Parallels can be drawn and biochemical similarities pointed out between (a) limb and organ regeneration in lower animals like newts and salamanders, (b) embryonic growth in all species, and (c) cancer. Regeneration of lost limbs is a controlled replication of the processes of embryonic development, while cancer stems from those same processes unleashed and run wild. Nothing is quite as simple as that, of course, but it is a framework for thinking about how these fields of life science research overlap and inform one another.
This is well illustrated by a recent advance from one of the research groups studying newt biochemistry with an eye to replicating it in mammals - or at least understanding the crucial differences. We should not be surprised to see that cancer-suppressing genes are at the heart of the puzzle:
Although there's been a lot of discussion about using adult or embryonic stem cells to repair or revitalize tissues throughout the body, in this case the researchers weren't studying stem cells. Instead they were investigating whether myocytes, run-of-the mill muscle cells that normally don't divide, can be induced to re-enter the cell cycle and begin proliferating. This is important because most specialized, or differentiated, cells in mammals are locked into a steady state that does not allow cell division. And without cell division, it is not possible to get regeneration. In contrast, the cells of some types of amphibians are able to replace lost or damaged tissue by entering the cell cycle to give rise to more muscle cells. While doing so, the cells maintain their muscle identity, which prevents them from straying from the beaten path and becoming other, less useful cell types.
Previous research had shown that a tumor suppressor called retinoblastoma, or Rb, plays an important role in preventing many types of specialized mammalian cells, including those found in muscle, from dividing willy-nilly. But the effect of blocking the expression of Rb in mammalian cells has been inconsistent: In some cases it has allowed the cells to hop back into the cell cycle; in others, it hasn't. The researchers employed some evolutionary detective work to figure out that another tumor suppressor called ARF might be involved. Like Rb, ARF works to throw the brakes on the cell cycle in response to internal signals. An examination of the evolutionary tree provided a key clue. They saw that ARF first arose in chickens. It is found in other birds and mammals, but not in animals like salamanders nestled on the lower branches. Tellingly, it's also missing in cell lines that begin cycling when Rb is lost, and it is expressed at lower-than-normal levels in mammalian livers - the only organ that we humans can regenerate.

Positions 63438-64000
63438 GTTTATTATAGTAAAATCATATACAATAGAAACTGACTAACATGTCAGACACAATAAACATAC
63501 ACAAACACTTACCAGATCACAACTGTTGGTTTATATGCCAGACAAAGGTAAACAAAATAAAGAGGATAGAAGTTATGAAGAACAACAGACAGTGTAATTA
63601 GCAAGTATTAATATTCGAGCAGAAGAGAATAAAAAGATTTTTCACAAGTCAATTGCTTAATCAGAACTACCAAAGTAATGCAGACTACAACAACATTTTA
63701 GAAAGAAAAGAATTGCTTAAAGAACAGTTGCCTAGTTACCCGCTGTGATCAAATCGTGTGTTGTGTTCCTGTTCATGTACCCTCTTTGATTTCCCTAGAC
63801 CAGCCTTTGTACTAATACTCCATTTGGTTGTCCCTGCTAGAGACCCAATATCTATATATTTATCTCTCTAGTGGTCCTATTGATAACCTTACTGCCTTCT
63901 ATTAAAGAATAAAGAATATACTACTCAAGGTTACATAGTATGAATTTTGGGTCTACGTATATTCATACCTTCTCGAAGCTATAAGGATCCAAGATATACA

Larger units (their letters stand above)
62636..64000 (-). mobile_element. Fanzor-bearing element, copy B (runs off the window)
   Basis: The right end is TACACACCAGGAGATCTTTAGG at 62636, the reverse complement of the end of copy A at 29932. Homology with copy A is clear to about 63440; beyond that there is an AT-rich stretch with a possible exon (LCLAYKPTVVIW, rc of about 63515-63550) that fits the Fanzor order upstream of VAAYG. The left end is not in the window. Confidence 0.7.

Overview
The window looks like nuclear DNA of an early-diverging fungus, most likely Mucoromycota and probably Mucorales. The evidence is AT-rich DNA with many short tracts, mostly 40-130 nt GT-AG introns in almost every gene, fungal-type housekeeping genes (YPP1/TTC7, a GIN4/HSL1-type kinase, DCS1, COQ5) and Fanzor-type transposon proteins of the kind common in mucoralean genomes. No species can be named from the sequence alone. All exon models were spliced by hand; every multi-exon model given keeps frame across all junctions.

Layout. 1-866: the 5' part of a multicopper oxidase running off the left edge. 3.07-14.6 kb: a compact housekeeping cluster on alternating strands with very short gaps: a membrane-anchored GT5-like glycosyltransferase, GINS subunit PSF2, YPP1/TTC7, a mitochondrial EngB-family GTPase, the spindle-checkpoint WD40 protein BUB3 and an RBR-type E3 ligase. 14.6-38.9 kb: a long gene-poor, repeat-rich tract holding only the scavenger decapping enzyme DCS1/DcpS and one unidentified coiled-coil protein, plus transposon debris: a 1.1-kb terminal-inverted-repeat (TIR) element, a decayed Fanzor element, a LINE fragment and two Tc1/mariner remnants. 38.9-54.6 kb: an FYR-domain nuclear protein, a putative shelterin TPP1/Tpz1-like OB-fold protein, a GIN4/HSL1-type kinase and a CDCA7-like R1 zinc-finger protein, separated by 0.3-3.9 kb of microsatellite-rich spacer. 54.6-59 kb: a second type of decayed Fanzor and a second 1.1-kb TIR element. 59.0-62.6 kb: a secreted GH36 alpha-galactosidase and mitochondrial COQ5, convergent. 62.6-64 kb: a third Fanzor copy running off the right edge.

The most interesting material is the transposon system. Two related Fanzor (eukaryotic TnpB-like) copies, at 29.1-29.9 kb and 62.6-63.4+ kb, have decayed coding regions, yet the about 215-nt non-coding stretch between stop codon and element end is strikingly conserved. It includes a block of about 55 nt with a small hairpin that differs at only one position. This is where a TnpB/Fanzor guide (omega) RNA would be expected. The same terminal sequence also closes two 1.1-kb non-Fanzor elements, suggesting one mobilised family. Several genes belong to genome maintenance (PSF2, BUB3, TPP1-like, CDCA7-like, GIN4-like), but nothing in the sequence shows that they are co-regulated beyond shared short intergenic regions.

Based on previous investigators' work with newts, Blau said it "seemed to us that they don't have the same limitations on growth. We hypothesized that maybe, during evolution, humans gained a tumor suppressor not present in lower animals at the expense of regeneration."
Sure enough, Pajcini and Pomerantz found that blocking the expression of both Rb and ARF allowed individual myocytes isolated from mouse muscle to dedifferentiate and begin dividing. When they put the cells back into the mice, they were able to merge with existing muscle fibers - as long as Rb expression was restored. Without Rb the transplanted cells proliferated excessively and disrupted the structure of the original muscle.
This is a modest step towards being able to carefully spur regeneration in mice; one might envisage researchers switching gene expression of Rb and ARF on and off in tissues during the regenerative process so as to obtain the desired result of controlled regrowth while avoiding cancer. But I can't imagine that will be a straightforward process.
On this topic you might recall that at least one breed of laboratory mouse - the MRL breed - is in fact able to regenerate unusually well for a mammal, and earlier this year that capability was pinned down to removal of the p21 gene:
p21, a cell cycle regulator, was consistently inactive in cells from the MRL mouse ear. P21 expression is tightly controlled by the tumor suppressor p53, another regulator of cell division and a known factor in many forms of cancer. The ultimate experiment was to show that a mouse lacking p21 would demonstrate a regenerative response similar to that seen in the MRL mouse. And this indeed was the case.
Surprise, surprise, another connection to cell division and cancer suppression. So far it looks like making mammals regenerate like amphibians is a realistic undertaking for modern medicine, but will require great care in its implementation so as to avoid the risk of cancer.